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  1. The payoff for failure is almost as much as for succeeding.

Anonymous. Referring to executive contracts negotiated by leading lawyers in the United States. Quoted in Business Week (January 24, 1994)


  1. Lemons ripen faster than cherries.

Anonymous. Referring to the phrase “lemons” applied to bad products or companies. Quoted in Goldfinger (Robert Heller; 1998)


  1. Three failures denote uncommon strength. A weakling has not enough grit to fail thrice.

Minna Antrim (1856-1950) U.S. writer. At the Sign of the Golden Calf (1905)


  1. For every failure, there’s an alternative course of action. You just have to find it. When you come to a roadblock, take a detour.

Mary Kay Ash (1915-2001) U.S. entrepreneur, business executive and founder of Mary Kay Cosmetics. On People Management (1984)


  1. There are few things more dreadful than dealing with a man who knows he is going under, in his own eyes and in the eyes of others.

James Baldwin (1924-87) U.S. writer. The Price of the Ticket (1985), Introduction


  1. Ever tried, Ever failed. No matter. Try again. Fail again. Fail better.

Samuel Beckett (1906-89) Irish playwright, novelist, and poet. Worstward Ho (1983)


  1. Accounting issues did not cause Enron’s stock price to fall-it’s failed business model did.

Joseph Berardino (b. 1951) U.S. business executive. Quoted in Guardian (London)  (June 2002)


  1. There’s nothing the British like better than a bloke who comes from nowhere, makes it and then gets clobbered.

Melvyn Bragg (b. 1939) British broadcaster and novelist. Guardian (London) (September 23, 1988)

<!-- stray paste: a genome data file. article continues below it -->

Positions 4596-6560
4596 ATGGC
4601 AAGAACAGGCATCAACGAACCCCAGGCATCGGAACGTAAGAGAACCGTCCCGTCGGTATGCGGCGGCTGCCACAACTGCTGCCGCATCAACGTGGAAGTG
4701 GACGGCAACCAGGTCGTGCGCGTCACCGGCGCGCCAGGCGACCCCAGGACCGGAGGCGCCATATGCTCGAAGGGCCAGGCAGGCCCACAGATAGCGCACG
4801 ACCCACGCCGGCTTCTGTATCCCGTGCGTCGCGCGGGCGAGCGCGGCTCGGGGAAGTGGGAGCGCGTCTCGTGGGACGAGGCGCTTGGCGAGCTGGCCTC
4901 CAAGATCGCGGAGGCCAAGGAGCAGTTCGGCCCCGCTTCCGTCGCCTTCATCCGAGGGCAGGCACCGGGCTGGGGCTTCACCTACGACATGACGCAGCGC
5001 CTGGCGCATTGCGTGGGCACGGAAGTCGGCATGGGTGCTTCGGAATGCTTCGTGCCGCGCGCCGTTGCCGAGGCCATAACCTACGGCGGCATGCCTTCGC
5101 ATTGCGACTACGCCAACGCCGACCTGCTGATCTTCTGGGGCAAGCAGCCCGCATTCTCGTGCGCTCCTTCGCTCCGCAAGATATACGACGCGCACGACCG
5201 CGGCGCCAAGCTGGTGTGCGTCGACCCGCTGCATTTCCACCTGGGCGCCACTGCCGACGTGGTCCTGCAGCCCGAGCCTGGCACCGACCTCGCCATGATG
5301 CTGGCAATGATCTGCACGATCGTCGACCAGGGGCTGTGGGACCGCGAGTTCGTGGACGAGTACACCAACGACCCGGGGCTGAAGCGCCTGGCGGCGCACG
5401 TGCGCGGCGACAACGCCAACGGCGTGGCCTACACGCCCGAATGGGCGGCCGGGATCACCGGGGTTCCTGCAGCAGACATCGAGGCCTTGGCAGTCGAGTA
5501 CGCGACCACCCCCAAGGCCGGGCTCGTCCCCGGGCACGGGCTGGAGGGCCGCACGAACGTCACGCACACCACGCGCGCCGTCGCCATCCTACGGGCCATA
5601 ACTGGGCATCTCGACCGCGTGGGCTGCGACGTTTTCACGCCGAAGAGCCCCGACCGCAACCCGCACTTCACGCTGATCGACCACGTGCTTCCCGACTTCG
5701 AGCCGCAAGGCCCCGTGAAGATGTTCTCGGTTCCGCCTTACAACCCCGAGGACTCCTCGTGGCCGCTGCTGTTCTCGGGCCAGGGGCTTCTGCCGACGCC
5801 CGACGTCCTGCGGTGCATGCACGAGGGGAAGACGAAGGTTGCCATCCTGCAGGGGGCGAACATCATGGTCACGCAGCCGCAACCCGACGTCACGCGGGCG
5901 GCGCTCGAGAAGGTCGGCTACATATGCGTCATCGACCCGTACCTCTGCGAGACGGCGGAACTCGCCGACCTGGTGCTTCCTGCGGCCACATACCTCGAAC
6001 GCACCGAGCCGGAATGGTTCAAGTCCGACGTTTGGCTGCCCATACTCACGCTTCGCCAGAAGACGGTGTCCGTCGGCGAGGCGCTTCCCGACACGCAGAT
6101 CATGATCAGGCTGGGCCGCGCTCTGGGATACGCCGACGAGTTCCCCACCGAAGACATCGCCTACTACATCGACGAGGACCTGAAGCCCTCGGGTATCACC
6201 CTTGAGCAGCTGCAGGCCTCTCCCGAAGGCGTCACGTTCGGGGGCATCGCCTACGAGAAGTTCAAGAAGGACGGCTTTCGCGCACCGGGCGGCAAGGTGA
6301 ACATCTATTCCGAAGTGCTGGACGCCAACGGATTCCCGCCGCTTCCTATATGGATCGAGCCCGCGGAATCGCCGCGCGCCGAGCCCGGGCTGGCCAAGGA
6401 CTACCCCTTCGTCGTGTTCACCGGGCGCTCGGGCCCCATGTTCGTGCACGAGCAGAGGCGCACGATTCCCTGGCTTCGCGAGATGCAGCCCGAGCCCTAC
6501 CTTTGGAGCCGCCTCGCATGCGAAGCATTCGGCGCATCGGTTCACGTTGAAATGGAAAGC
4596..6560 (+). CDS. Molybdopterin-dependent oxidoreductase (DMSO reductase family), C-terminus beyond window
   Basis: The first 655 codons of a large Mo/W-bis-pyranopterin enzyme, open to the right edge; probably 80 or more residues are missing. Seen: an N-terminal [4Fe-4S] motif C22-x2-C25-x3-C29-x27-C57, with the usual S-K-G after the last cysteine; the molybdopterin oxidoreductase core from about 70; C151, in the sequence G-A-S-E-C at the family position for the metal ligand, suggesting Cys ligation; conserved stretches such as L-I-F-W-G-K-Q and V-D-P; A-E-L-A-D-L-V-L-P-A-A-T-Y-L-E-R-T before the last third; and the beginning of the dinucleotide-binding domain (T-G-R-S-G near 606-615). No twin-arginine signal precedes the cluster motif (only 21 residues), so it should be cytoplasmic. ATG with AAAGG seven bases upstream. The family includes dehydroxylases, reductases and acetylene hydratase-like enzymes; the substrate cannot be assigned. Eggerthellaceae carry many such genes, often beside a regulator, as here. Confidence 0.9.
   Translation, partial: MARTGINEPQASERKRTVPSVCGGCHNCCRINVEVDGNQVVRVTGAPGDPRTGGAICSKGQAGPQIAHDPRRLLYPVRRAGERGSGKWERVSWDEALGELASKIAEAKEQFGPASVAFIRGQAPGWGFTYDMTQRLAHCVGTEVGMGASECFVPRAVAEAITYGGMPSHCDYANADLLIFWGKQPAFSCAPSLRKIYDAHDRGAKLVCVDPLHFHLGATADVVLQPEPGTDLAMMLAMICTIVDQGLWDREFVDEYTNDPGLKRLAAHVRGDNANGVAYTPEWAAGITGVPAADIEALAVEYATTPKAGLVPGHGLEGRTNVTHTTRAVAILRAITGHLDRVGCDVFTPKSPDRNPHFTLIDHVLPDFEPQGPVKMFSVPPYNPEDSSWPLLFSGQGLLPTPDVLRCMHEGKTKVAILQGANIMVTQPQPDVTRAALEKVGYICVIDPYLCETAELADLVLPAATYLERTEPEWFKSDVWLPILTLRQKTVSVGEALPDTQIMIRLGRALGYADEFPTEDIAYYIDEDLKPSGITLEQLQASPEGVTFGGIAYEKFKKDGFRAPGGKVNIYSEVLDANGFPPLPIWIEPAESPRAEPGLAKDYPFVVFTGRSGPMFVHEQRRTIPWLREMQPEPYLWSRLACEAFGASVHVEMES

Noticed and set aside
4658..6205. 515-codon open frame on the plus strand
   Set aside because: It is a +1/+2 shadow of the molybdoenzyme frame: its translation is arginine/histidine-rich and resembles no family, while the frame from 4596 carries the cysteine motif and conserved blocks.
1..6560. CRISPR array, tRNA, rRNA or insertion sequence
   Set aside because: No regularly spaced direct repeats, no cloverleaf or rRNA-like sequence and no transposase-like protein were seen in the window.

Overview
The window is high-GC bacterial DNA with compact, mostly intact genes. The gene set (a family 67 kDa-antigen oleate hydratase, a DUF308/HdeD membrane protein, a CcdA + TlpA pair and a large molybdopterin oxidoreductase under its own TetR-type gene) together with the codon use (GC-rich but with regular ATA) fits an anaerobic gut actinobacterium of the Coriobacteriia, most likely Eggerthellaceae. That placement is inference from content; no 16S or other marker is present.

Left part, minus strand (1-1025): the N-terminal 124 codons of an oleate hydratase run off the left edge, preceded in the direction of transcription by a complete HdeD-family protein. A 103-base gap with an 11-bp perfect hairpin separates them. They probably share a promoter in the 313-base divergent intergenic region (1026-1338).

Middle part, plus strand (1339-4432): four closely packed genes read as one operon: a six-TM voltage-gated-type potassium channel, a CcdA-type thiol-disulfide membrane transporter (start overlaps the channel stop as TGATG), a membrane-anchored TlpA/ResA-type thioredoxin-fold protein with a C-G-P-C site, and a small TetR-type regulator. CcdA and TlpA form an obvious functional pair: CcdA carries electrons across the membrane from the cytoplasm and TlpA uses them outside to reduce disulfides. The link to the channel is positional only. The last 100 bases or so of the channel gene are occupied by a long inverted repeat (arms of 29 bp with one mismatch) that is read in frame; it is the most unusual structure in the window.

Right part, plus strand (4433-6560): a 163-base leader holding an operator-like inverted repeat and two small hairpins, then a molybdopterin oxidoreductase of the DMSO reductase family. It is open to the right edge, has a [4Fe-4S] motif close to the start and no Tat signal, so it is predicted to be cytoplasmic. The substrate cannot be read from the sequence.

1. A minute’s success pays the failure of years.

Robert Browning (1812-89) British poet. “Apollo and the Fates” (1886), st. 42


  1. The first undertakes in all great attempts commonly miscarry, and leave the advantages of their losses to those that come after them.

Samuel Butler (1612-80) English poet. Prose Observations (1660-80)

  1. In the built to flip world, the notion of investing persistent effort in order to build a great company seems, well, quaint unnecessary, even stupid.

James Collins (b. 1958) U.S. business thinker and author. Referring to the sort-term strategies of new-economy companies. “Built to Flip,” Fast Company (March 2000)


  1. Doing is overrated and success undesirable, but the bitterness of failure even more so.

Cyril Connolly (1903-74) British critic, essayist and novelist. The Unquiet Grave (1944)


  1. The benefits of many mergers have been lost during the integration phase.

Richard Corzone, British journalist. Quoted in treasury of Investment Wisdom (Bernice Cohen; 1999)


  1. When a business goes wrong, look only to the people who are running it.

Michael Dell (b. 1965) U.S. chairman and C.E.O. of Dell Computer Corporation. Quoted in In the Company of Giants (Rama Dev Jager; 1997)


  1. The most common cause of executive failure is inability or unwillingness to change with the demands of a new position. The executive who keeps on doing what he has done successfully before is almost bound to fail.

Peter F. Drucker (b. 1909) U.S. management consultant and academic. The Effective Executive (1967), ch. 3


  1. I had a lot of successes, but what really made me fearless was my complete failure at Zidd-Davis. Once you’ve lived through that, you know you can survive, and you’re not as scared…There’s nothing to build confidence like real achievement, but also like real failure.